Thinning skin occurs due to a multitude of factors, including a decrease in number of fibroblast cells (which produce collagen and elastin), and a slowdown of collagen and elastin production by these cells. This all results in declining collagen and elastin density, which not only reduces the thickness of the skin, but also reduces elasticity, and tensile strength of the skin.

To compound the issue, collagen and elastin begin to arrange differently within the skin - no longer in an organised, basket weave pattern, instead the fibres curl and bundle, causing wrinkling of the skin tissue, and loss of elasticity.

Volume loss is partly due to thinning skin, but more to do with atrophy of the fat, muscle tissue, and bone underlying the skin.

The facial fat pads that provide our skin with cushioning and give volume to the face, reduce in size, which reduces the overall volume of the face.

Finally, muscle tissue underlying the skin also atrophies, again affecting overall facial volume.

Lastly, the decline in estrogen during and post menopause, results in bone resorption which causes a gradual decrease in bone density and to a degree, bone size. The visual effects of this loss of bone tissue can particularly be seen in the jaw area, where it exacerbates skin laxity ("sagging"), and the orbital (eye) area, where it exacerbates under-eye hollowing and dark circles.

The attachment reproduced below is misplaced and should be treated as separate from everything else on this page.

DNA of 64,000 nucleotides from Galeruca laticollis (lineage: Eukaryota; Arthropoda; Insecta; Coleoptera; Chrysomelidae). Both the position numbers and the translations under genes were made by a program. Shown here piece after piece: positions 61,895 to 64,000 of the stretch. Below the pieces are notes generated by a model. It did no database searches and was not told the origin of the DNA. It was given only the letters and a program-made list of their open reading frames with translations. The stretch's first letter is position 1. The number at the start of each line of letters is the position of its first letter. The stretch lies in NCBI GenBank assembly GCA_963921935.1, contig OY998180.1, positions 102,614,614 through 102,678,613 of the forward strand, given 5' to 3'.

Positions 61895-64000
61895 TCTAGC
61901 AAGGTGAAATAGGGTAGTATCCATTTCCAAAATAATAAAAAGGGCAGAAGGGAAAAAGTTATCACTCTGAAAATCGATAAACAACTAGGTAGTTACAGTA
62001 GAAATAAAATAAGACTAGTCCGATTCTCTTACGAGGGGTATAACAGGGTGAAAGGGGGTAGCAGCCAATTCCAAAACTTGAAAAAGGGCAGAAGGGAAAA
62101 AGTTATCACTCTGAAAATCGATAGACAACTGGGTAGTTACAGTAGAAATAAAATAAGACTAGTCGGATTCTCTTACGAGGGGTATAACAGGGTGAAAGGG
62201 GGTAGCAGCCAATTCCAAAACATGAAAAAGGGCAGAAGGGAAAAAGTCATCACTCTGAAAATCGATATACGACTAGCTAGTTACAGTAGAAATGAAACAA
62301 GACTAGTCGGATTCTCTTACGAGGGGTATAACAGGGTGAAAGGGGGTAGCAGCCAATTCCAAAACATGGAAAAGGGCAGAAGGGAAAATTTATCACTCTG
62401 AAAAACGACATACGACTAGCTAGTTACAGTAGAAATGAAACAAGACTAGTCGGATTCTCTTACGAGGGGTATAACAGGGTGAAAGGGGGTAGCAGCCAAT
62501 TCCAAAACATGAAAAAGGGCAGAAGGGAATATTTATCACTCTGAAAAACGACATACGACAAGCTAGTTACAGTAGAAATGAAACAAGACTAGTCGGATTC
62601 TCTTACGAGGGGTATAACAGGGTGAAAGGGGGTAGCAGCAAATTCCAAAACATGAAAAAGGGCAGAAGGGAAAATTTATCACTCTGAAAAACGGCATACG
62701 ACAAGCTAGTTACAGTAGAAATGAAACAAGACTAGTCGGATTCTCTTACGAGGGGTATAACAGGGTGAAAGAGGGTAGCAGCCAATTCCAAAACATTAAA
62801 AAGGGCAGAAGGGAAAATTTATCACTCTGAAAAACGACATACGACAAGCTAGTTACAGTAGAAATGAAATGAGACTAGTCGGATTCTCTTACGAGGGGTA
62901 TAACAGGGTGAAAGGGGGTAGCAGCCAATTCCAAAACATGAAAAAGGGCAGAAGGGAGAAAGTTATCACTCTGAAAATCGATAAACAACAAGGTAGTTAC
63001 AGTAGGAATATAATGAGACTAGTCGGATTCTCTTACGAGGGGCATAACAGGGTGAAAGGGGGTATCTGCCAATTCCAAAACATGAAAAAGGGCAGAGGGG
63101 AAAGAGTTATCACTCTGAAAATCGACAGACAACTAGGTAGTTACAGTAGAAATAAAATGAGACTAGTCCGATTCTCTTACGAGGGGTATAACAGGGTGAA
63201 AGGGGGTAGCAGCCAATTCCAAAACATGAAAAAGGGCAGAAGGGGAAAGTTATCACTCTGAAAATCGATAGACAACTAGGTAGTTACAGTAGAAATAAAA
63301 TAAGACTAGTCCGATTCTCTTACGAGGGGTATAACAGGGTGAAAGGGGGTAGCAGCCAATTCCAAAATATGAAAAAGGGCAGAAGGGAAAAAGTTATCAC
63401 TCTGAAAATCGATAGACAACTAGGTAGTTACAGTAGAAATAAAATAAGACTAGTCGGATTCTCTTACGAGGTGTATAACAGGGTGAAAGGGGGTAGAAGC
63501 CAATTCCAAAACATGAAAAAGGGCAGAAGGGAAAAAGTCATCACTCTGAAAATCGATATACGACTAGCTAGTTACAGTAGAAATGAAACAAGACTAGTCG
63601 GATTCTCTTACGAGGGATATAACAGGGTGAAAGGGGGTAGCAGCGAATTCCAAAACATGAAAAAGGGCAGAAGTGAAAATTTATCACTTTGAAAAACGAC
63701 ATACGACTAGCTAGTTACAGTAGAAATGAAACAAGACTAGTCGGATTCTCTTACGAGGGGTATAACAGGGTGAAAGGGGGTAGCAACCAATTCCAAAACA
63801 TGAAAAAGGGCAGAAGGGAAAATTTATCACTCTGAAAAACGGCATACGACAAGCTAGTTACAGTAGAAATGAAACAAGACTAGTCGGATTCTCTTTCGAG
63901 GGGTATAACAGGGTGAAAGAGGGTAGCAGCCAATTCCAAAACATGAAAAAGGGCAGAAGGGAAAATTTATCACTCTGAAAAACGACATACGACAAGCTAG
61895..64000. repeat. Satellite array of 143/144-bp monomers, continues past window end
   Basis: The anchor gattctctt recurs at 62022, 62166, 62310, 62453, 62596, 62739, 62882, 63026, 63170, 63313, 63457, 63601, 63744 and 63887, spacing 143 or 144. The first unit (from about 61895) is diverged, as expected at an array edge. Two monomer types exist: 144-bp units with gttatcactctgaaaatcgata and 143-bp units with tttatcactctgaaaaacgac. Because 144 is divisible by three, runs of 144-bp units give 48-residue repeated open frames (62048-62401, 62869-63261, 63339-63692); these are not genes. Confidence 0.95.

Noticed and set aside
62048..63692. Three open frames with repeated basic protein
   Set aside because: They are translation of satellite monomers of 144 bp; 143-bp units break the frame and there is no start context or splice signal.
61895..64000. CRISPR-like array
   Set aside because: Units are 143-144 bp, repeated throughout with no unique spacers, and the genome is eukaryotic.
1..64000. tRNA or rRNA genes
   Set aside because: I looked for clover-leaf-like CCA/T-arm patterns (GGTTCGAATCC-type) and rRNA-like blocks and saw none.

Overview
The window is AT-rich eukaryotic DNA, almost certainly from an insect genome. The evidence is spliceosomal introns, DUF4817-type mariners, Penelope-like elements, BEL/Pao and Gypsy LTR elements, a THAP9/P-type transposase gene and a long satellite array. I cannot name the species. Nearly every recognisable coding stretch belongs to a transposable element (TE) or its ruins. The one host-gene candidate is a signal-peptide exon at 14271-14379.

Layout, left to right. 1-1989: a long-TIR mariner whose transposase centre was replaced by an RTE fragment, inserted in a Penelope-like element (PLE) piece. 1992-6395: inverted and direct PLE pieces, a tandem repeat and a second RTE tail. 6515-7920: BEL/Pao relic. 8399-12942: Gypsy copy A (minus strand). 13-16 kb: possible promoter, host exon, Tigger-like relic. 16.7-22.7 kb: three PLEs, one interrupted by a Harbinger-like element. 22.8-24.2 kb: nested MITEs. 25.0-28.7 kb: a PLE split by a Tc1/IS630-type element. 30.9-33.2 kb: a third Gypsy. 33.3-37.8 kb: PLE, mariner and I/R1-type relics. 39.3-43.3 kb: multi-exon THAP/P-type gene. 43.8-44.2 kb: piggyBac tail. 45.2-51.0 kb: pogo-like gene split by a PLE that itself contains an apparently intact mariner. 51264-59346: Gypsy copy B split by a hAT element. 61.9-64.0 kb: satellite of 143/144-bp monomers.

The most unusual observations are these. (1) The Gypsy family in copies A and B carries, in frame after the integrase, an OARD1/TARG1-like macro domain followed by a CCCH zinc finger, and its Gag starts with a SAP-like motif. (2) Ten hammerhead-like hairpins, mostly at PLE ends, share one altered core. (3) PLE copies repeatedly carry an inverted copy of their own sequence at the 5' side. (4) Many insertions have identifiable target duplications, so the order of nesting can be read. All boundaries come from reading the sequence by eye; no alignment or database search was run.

Cell turnover slowing down means production of new skin cells in the epidermis is slower. This means cells remain in the epidermis for longer, and accumulate more damage. It also can lead to a thickening of the stratum corneum (outermost layer of epidermis), rougher skin texture, dull appearance, and poorer absorption of skincare products.

Decreased oil production can cause dryness and dehydration, as well as barrier impairment. The flow on effect is reduced water content of the skin, and increased sensitivity/reactivity. Visually, it enhances the appearance of lines/wrinkles, and creates a dull appearance of the skin.

The all-important dermo-epidermal junction is affected too. The rete ridges that anchor the dermis and epidermis together, flatten out - weakening the junction between the layers, and reducing the surface area available for nutrient transfer to the epidermis.

Decreased numbers of immune cells can result in reduced immune function of the skin, which combined with barrier impairment, increases risk of skin infections.

Hyaluronic acid and glucosaminoglycans are depleted, reducing the water-retaining abilities of the skin and contributing to dehydration.

So this all sounds pretty grim - but I promise there is GOOD news to follow.

Menopause results in pretty significant changes to the skin, but there is actually a lot you can do to minimise/slow these changes, and support your skin health. Lets go through them: